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InfoQ Homepage News The Impact of Cloudflare's Sudden Service Change at an Online Casino

The Impact of Cloudflare's Sudden Service Change at an Online Casino

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Recently, an online casino website experienced a severe disruption when Cloudflare abruptly disabled its services. Robin Dev, a systems operations engineer at the casino, provided a detailed account of the sequence of events in a blog post, shedding light on the extent of the disruption and its aftermath.

The casino had been using Cloudflare’s Business plan for years to manage traffic and protect against DDoS attacks. However, to the casino's surprise, Cloudflare suddenly demanded that they switch to an Enterprise plan costing $120,000 annually, citing unspecified "critical issues" with the account configuration.

Account settings email (Source: RobinDev SubStack)

Robin Dev writes:

We scheduled a call with their "Business Development" department. It turns out the meeting was with their Sales team, and they didn't have any "serious issues" to report. They asked us whether we would like to consider Enterprise. We politely declined, but we were a bit confused as to the tone of the email.

When the casino declined the upgrade, Cloudflare accused the site of domain rotation activities, which is against their terms of service. Despite the casino’s efforts to clarify and resolve the issue, Cloudflare deleted all related domains and settings, forcing the casino to migrate to a different provider, Fastly. This migration resulted in significant downtime and posed operational challenges​, further complicating the situation.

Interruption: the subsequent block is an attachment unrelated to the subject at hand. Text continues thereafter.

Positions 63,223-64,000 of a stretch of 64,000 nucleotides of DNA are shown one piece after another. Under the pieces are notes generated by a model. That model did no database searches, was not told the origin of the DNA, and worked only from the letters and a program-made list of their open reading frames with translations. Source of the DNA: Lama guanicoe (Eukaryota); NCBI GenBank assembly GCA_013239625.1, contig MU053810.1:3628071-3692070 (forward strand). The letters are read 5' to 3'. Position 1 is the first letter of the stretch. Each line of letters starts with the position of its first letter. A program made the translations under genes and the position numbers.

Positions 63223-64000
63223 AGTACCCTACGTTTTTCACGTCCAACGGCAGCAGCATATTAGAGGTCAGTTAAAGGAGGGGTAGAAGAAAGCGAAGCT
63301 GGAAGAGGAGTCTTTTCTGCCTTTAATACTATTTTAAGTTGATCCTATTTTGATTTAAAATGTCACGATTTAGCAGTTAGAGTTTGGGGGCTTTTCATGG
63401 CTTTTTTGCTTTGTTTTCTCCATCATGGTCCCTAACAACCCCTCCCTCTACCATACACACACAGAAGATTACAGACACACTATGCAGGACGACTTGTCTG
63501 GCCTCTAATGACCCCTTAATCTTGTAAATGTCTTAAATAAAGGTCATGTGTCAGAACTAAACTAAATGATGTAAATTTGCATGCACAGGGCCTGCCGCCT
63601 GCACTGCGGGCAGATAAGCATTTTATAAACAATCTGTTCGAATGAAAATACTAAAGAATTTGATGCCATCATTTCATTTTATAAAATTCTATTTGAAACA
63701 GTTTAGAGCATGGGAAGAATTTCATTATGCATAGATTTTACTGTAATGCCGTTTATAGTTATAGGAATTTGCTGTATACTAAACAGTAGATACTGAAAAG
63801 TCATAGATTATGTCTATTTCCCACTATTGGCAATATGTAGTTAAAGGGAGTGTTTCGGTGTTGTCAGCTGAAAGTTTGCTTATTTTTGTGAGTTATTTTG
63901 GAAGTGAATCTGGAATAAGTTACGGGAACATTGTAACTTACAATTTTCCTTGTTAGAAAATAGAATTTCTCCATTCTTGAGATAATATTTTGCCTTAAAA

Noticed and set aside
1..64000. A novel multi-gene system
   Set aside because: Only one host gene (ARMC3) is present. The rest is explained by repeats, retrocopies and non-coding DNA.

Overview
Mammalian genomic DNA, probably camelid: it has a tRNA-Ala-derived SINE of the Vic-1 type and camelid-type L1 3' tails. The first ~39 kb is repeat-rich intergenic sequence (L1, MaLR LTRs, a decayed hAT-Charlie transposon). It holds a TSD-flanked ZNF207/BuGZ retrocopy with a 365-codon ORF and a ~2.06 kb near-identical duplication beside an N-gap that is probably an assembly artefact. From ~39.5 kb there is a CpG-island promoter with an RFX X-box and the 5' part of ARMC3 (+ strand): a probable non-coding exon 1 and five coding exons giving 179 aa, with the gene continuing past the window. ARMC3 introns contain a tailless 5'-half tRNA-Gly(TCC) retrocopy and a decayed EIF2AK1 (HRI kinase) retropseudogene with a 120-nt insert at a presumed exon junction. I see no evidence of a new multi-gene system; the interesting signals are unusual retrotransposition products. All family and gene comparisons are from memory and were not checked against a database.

A respondent on a Reddit thread commented:

Set aside the bandwidth and compute resources. You’re going to pay a premium because the provider is much more likely to experience abuse, fraud, and legal hassles. I expect you’ll find that’s true at Fastly, too.

A user familiar with the issue posted an analysis on a Hacker News thread. The post states, "Some countries and regions regulate gambling sites independently, and some providers may block IP addresses hosting gambling sites. Such blocks can impact the reputation score of the IP address, and providers like Cloudflare, which handle traffic from multiple users, may affect other users." Because of this, Cloudflare had to request casino sites to use BYOIP, a feature that allows them to use their IP addresses.

On another Reddit thread, a respondent commented:

If Cloudflare is telling you to BYOIP, you’re definitely doing some shady shit that they don’t want them impacting the reputation of their prefixes. Yet, it could have been handled way better.

With another stating:

The article says it's a casino, and various countries block them due to their laws, etc. It's reasonable for CF to not want their IP ranges bulk blocked. But that's not doing shady shit from the customer's part.

Lastly, Robin concludes that Cloudflare might push organizations into their Enterprise plan for reasons like hitting high traffic levels or aggressive sales tactics. They offer pricing based on what they think you'll pay, not on measurable metrics or features. It's important to back up your Cloudflare configuration and consider whether you truly need their services. Keep in mind that Cloudflare may not effectively manage smaller, more vulnerable attack surfaces.

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